Coronavirus Reopening Means Telling Everyone You're Open

With the United States slowly "reopening" amid the COVID-19 pandemic, retailers must continue to inform the public about their status and plans.

Coronavirus Reopening Means Telling Everyone You're Open

With the United States slowly "reopening" amid the COVID-19 pandemic, retailers must continue to inform the public about their status and plans including that you're open for business.

If you're not telling them you're open, in some way, you're missing out on potential sales and word-of-mouth advertising. You don't have to spend five figures or even half that in your local market on advertising. But if  you're not doing anything at all that's not smart.

Stores and restaurants are reopening in Alabama where I live. Like other states we've had a variety of regulations and "urgings" from the governor's office and civic officials. Many of our restaurants are staying closed for indoor seating and are continuing to do takeout pickup or curbside pickup. Others are going at 50-percent capacity with social distancing.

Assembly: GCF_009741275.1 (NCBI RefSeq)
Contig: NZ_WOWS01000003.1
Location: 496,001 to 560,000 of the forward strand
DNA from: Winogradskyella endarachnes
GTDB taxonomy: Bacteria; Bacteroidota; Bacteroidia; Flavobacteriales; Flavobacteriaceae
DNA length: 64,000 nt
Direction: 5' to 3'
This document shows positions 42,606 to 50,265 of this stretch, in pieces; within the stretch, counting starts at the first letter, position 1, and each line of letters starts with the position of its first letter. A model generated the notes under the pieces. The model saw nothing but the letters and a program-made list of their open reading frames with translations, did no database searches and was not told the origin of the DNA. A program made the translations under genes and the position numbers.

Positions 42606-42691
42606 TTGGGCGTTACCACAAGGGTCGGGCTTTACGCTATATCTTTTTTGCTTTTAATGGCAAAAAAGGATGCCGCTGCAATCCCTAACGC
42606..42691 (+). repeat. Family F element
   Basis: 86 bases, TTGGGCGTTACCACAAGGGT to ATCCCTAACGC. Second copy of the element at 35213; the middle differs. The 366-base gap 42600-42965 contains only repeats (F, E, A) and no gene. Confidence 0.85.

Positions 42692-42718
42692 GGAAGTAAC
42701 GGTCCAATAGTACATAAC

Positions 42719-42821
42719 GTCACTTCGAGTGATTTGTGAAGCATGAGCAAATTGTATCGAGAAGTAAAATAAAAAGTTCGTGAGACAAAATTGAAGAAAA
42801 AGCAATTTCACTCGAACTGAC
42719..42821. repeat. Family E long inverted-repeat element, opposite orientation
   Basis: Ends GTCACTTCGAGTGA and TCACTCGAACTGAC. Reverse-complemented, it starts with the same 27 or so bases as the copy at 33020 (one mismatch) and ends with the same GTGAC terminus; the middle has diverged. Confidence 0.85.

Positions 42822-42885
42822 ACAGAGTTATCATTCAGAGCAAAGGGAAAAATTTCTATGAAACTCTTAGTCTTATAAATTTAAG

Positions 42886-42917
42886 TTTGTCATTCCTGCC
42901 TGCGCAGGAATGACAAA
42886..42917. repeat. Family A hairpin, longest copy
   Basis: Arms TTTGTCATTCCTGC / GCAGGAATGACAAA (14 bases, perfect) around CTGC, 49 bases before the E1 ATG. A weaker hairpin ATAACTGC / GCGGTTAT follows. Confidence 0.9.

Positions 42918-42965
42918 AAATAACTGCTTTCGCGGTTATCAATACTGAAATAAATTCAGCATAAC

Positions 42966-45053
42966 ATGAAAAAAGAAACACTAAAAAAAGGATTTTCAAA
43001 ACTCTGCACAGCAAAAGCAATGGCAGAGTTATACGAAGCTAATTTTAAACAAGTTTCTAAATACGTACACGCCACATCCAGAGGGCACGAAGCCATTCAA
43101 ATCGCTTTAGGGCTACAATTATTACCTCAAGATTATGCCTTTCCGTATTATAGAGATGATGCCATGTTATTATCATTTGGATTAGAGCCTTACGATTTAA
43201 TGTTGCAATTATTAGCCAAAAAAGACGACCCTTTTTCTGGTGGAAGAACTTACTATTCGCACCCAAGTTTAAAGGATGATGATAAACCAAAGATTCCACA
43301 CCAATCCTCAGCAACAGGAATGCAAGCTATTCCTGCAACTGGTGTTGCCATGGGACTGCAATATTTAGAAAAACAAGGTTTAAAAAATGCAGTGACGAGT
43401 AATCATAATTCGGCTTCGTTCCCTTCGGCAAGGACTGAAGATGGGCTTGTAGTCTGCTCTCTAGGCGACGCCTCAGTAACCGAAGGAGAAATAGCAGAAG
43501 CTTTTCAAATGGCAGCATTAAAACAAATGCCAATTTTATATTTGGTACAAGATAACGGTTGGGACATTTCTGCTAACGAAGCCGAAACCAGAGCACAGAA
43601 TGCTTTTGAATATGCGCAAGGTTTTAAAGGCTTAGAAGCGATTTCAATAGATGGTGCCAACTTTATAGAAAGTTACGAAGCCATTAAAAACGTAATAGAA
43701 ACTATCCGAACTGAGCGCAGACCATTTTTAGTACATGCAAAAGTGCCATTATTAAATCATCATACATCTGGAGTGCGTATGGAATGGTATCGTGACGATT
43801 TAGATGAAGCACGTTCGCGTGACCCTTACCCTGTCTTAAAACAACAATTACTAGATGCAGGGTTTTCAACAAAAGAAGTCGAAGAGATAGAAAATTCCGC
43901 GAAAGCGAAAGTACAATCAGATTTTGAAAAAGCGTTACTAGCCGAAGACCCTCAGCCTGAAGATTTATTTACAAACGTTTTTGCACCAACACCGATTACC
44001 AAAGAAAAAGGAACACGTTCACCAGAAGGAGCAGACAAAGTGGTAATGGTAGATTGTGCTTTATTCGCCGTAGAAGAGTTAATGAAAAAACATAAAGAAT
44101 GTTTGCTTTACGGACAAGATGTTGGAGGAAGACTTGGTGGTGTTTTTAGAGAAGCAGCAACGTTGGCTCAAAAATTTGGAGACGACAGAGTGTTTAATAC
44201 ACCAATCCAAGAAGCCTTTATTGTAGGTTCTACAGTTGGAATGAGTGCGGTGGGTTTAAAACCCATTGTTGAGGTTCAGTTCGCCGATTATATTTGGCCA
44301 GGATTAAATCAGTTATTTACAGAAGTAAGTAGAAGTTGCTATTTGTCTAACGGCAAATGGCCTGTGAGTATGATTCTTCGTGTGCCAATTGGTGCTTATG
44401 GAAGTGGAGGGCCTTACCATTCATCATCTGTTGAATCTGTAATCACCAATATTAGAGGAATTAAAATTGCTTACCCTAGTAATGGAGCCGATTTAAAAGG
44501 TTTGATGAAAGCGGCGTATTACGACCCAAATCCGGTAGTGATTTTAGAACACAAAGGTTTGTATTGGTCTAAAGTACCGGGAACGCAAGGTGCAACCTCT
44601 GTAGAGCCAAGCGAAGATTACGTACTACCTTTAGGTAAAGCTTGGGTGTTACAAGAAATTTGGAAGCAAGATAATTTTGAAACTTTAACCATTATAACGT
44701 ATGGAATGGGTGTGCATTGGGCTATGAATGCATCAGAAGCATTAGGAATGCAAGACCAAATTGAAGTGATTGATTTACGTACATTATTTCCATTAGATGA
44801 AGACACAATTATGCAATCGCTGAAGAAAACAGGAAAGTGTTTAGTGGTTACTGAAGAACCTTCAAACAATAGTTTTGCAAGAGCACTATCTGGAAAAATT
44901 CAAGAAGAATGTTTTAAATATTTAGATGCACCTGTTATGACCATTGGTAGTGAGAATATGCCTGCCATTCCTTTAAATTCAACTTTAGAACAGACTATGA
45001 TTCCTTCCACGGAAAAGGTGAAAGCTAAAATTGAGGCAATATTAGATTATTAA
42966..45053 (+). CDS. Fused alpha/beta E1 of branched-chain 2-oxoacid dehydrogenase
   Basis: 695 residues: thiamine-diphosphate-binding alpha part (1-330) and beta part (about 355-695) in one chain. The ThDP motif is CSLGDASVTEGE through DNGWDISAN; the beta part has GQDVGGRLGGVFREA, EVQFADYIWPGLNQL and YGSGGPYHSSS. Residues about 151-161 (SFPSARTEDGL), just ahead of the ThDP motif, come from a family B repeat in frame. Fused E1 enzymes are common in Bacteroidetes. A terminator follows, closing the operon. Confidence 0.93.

One of my local archery shops announced on Facebook it was reopening along with its new hours. It had been closed, part of the "essential, non-essential' order from our state capitol. We have a Cabela's and large, two-store pistol-and-pawn shop that sells tons (literally) of ammunition, guns and goods. Both are easily visible from main roads, with bright colors on the latter and the traditional "cabin" design on the huge Cabela's store.

But I've noticed other signs here and there throughout our city of about 200,000, signs like the one in the main photo. They're on the roads, in front of stores and restaurants, visible and noticeable.

"We're Open!"

"Open, Curbside Pickup!"

"Takeout, Curbside, New Hours!"

Like cactus blooms popping up after a spring shower in the desert, these signs are everywhere. That's smart business.

Signs Get Attention